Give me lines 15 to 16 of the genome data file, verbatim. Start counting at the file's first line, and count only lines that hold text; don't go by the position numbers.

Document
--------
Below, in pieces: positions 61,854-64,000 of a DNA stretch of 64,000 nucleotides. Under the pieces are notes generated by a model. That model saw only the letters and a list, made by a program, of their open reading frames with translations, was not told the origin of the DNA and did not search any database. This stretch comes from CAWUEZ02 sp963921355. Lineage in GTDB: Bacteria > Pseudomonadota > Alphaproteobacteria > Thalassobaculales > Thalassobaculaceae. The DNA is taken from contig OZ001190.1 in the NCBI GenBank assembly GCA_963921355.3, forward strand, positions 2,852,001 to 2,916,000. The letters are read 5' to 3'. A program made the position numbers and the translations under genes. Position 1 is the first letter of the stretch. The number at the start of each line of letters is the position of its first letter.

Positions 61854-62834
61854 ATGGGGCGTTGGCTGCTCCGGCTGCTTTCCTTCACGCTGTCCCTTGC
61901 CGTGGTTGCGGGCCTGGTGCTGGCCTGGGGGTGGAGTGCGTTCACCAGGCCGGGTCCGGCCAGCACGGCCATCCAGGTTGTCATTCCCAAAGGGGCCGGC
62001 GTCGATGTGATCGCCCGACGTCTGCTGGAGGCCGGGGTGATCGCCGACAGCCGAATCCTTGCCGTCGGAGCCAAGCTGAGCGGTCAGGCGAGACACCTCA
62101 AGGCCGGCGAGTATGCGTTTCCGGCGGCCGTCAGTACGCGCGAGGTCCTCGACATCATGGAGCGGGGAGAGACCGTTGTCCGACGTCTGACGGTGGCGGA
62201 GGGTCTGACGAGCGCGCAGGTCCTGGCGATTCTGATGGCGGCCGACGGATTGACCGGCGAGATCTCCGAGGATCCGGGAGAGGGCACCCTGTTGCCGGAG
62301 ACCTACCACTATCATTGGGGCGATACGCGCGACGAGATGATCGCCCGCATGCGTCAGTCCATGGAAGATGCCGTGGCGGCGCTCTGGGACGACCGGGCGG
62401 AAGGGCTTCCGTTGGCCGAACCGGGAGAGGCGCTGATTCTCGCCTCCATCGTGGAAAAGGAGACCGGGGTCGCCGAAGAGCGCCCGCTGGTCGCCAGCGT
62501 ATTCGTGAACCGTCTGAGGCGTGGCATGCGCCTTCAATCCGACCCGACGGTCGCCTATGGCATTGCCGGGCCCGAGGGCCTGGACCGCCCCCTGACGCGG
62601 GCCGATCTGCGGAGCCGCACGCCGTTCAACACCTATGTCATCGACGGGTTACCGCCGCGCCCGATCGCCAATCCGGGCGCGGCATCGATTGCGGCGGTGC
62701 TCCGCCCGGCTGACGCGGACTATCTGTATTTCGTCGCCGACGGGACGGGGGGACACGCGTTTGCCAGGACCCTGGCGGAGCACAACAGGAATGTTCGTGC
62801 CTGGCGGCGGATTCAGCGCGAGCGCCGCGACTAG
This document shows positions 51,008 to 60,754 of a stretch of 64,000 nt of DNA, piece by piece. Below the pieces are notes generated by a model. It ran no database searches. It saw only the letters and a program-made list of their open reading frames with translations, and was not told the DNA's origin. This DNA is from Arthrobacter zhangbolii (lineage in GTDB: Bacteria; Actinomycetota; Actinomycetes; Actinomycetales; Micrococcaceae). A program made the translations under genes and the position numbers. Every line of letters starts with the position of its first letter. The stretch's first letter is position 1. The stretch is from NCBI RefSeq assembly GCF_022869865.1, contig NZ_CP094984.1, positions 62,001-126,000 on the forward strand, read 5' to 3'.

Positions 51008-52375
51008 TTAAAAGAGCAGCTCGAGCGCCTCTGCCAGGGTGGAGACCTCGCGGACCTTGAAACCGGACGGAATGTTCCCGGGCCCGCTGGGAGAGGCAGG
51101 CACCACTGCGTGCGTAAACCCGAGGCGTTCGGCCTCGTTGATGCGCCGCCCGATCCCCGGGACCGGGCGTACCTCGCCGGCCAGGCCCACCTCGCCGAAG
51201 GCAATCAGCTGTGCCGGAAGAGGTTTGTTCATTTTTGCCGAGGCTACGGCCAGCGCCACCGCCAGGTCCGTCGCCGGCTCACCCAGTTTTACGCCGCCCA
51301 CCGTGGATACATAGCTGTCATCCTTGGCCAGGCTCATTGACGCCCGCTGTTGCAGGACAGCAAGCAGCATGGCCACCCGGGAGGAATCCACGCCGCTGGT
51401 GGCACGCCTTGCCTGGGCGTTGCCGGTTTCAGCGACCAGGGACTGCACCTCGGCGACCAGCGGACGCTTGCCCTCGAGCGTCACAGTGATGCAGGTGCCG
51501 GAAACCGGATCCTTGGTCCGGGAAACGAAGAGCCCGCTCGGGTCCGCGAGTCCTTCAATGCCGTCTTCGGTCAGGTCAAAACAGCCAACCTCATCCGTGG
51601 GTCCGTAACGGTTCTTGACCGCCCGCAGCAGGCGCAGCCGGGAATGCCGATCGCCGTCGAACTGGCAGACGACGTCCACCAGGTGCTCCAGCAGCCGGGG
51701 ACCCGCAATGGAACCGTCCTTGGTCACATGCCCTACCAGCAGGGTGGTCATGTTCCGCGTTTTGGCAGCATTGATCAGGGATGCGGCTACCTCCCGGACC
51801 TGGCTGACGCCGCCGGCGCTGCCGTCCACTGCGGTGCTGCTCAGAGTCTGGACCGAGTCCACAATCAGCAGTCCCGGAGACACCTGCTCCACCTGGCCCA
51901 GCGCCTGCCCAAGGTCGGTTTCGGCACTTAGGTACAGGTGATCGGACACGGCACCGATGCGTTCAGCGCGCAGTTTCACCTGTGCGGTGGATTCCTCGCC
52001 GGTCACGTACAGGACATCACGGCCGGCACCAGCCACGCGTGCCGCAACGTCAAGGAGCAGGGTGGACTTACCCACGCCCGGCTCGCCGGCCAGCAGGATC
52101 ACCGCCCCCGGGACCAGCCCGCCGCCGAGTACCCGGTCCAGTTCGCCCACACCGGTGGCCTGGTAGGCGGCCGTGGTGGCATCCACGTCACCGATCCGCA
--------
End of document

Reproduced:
Positions 51008-52375
51008 TTAAAAGAGCAGCTCGAGCGCCTCTGCCAGGGTGGAGACCTCGCGGACCTTGAAACCGGACGGAATGTTCCCGGGCCCGCTGGGAGAGGCAGG